Previous research has suggested that alcohol consumption is inversely associated with diabetes, but little is known about the role of drinking patterns. A study examined the association between alcohol drinking patterns and diabetes risk in men and women from the general Danish population.
28,704 men and 41,847 women participated in the cohort study, based on data from the Danish Health Examination Survey 2007-2008. Participants were followed for a median of 4.9 years. Self-reported questionnaires were used to obtain information on alcohol drinking patterns, i.e. frequency of alcohol drinking, frequency of binge drinking, and consumption of wine, beer and spirits, from which the researchers calculated beverage-specific and overall average weekly alcohol intake. Information on incident cases of diabetes was obtained from the Danish National Diabetes Register.
During follow-up, 859 men and 887 women developed diabetes. The lowest risk of diabetes was observed at 14 drinks/week in men (HR 0.57 [95% CI 0.47, 0.70]) and at 9 drinks/week in women (HR 0.42 [95% CI 0.35, 0.51]), relative to no alcohol intake. Compared with current alcohol consumers consuming <1 day/week, consumption of alcohol on 3-4 days weekly was associated with significantly lower risk in men (HR 0.73 [95% CI 0.59, 0.94]) and women (HR 0.68 [95% CI 0.53, 0.88]) after adjusting for confounders and average weekly alcohol amount.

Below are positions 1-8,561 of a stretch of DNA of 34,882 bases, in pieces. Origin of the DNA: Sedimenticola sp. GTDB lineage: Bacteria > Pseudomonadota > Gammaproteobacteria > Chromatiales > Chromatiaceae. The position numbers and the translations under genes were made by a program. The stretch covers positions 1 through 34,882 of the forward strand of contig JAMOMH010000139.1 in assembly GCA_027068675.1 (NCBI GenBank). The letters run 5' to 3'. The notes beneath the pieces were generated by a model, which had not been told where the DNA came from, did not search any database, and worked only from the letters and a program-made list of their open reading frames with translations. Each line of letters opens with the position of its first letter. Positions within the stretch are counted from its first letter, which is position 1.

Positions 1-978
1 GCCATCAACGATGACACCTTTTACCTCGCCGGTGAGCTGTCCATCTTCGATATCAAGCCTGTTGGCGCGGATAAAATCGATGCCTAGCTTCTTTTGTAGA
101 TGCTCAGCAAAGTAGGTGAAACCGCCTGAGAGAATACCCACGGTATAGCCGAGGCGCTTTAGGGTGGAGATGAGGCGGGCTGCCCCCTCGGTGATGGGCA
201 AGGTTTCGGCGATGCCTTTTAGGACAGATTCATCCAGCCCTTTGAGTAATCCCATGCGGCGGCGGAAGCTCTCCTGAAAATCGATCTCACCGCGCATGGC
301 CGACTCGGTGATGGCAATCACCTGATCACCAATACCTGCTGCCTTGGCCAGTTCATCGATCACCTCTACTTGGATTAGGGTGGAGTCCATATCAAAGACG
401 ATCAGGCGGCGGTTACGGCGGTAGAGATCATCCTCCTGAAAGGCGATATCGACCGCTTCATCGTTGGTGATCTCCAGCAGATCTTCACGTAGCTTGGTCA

These findings suggest that alcohol drinking frequency is associated with risk of diabetes with consumption over 3-4 days per week being associated with the lowest risk, even after taking average weekly alcohol consumption into account. Source: Alcohol drinking patterns and risk of diabetes: a cohort study of 70,551 men and women from the general Danish population. Holst C, Becker U, Jørgensen ME, Grønbæk M, Tolstrup JS. Diabetologia. 2017 Jul 27.